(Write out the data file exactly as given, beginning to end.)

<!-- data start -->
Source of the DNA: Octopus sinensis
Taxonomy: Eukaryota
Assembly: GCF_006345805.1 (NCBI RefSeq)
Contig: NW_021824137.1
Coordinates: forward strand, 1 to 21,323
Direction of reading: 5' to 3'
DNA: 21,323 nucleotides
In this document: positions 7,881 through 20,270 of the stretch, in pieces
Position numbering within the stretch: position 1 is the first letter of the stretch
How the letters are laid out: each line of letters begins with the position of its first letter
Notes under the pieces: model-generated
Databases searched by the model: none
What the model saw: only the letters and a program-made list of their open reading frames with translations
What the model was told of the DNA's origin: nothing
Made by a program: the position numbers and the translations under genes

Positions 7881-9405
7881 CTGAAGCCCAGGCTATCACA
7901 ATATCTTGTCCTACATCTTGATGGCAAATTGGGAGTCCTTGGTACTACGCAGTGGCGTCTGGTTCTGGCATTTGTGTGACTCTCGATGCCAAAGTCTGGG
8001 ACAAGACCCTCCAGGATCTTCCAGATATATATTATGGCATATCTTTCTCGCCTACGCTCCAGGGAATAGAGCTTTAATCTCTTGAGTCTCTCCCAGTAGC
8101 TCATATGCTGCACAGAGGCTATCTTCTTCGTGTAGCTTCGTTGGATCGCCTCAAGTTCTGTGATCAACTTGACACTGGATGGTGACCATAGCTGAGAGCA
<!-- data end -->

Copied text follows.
Source of the DNA: Octopus sinensis
Taxonomy: Eukaryota
Assembly: GCF_006345805.1 (NCBI RefSeq)
Contig: NW_021824137.1
Coordinates: forward strand, 1 to 21,323
Direction of reading: 5' to 3'
DNA: 21,323 nucleotides
In this document: positions 7,881 through 20,270 of the stretch, in pieces
Position numbering within the stretch: position 1 is the first letter of the stretch
How the letters are laid out: each line of letters begins with the position of its first letter
Notes under the pieces: model-generated
Databases searched by the model: none
What the model saw: only the letters and a program-made list of their open reading frames with translations
What the model was told of the DNA's origin: nothing
Made by a program: the position numbers and the translations under genes

Positions 7881-9405
7881 CTGAAGCCCAGGCTATCACA
7901 ATATCTTGTCCTACATCTTGATGGCAAATTGGGAGTCCTTGGTACTACGCAGTGGCGTCTGGTTCTGGCATTTGTGTGACTCTCGATGCCAAAGTCTGGG
8001 ACAAGACCCTCCAGGATCTTCCAGATATATATTATGGCATATCTTTCTCGCCTACGCTCCAGGGAATAGAGCTTTAATCTCTTGAGTCTCTCCCAGTAGC
8101 TCATATGCTGCACAGAGGCTATCTTCTTCGTGTAGCTTCGTTGGATCGCCTCAAGTTCTGTGATCAACTTGACACTGGATGGTGACCATAGCTGAGAGCA